Since this was not the first time a pet whom Beth had been trying to get adopted was killed by MAS, she asked Rogers what steps are being taken to prevent these types of killings from continuing to happen. Rogers finally answered her question on April 30, adding that he doesn’t want any response from her and that he considers the matter closed. These are the steps Rogers states he has taken in the aftermath of David’s killing:

The request by Beth Spencer to hold 12 pets she identified for 21 days for a magazine article was a unique occurrence.

This is something we haven’t done before and will definitely think about before approving again.

I have discussed thoroughly with the management/clinic staff and resolved to

1.) ensure memo is input and not a comment,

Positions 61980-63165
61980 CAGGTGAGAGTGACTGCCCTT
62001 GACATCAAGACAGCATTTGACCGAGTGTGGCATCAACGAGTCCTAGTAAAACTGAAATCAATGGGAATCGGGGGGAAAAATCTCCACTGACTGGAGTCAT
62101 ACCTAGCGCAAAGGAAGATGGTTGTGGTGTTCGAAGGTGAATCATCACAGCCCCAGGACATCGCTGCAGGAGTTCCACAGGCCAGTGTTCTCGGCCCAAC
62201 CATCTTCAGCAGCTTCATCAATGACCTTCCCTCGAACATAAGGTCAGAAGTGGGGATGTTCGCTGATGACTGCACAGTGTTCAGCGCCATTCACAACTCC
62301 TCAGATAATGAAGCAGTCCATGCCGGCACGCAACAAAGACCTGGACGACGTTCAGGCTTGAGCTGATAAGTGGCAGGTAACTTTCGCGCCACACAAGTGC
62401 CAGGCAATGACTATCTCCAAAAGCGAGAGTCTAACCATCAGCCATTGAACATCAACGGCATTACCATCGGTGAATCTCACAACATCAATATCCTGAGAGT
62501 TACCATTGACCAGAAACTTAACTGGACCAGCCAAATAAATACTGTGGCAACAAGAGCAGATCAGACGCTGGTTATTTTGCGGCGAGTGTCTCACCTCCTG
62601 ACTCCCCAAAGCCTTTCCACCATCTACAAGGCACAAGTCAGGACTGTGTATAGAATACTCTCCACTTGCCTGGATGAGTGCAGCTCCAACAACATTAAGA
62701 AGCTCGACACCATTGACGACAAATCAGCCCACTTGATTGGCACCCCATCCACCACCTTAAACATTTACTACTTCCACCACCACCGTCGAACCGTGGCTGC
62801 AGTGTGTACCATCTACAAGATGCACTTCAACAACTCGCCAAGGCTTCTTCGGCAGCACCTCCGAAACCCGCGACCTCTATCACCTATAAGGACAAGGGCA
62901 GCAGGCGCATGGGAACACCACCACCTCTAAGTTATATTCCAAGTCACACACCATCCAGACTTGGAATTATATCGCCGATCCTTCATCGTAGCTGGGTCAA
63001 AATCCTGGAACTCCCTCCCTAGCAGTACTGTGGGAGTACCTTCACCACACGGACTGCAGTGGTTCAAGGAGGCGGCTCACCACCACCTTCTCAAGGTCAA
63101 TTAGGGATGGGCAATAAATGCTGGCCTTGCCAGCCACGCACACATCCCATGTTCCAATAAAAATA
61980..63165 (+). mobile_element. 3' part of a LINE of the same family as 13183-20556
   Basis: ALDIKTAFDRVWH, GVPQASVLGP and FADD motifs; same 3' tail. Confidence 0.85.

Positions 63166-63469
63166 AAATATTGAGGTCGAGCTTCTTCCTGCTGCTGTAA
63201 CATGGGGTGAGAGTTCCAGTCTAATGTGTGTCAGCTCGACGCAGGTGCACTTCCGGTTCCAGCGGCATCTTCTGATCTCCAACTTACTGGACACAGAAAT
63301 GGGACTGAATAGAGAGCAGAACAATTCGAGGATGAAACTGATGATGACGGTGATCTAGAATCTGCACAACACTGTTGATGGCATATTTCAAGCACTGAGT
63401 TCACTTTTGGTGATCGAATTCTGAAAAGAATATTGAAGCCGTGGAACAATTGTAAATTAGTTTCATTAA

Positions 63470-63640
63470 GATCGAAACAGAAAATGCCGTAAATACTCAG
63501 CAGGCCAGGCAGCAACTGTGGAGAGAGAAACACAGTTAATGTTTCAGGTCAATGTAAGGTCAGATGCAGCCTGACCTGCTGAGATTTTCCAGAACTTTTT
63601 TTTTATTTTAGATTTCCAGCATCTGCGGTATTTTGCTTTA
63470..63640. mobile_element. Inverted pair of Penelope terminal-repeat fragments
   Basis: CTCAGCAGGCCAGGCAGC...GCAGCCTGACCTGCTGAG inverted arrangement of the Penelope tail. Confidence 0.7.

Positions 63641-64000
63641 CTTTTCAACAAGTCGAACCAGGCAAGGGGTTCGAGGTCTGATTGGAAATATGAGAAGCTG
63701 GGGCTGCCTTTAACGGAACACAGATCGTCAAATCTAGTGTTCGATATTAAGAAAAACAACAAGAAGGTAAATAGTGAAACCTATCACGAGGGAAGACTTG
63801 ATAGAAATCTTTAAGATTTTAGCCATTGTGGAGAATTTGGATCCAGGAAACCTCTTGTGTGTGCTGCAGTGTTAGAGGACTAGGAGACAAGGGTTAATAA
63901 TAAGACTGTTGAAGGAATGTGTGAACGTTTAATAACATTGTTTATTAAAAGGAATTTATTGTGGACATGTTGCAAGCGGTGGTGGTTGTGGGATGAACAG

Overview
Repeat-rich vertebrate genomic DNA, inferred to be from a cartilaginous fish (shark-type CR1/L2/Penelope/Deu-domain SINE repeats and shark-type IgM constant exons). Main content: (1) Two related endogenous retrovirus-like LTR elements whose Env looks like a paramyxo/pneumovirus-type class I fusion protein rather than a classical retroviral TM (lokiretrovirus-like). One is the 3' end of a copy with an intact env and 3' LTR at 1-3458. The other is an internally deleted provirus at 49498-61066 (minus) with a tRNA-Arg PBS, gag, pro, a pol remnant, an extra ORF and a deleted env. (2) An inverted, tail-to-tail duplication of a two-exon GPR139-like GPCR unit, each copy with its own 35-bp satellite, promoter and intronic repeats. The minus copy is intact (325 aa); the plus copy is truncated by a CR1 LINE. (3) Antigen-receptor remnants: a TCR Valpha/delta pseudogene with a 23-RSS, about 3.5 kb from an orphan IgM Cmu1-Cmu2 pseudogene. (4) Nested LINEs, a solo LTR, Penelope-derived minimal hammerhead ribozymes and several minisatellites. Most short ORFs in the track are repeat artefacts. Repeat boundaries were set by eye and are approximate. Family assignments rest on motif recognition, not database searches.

2.) check pets with a request like this daily and inform customer of changes in status

3.) ensure management/employees check comment box before disposition,

4.) MAS make recommendation of pets to be advertised as opposed to outsiders.

I guess it hadn’t occurred to me before how the word “outsiders” could be made to sound so… dirty. Ew. But yeah, looks like Rogers has learned some important lessons here. Agreeing to not kill pets is stupid and we won’t be doing that again. And don’t give up on that lame ass aggression story, even when there isn’t a shred of evidence to support it.

Beth would like to see James Rogers removed as MAS director. Respectful letters condemning David’s killing (in strong but polite terms) as well as the needless killing of thousands of other pets under Rogers’ leadership and calling for Rogers to be removed may be sent to Rogers’ bosses:

Mayor A C Wharton, Jr.
City Hall
125 N. Main St. Room 700
Memphis, Tn 38103
(901) 636-6000
mayor@memphistn.gov

Janet P. Hooks
Director, Parks and Neighborhoods
125 North Main, Ste. 200
Memphis, TN 38103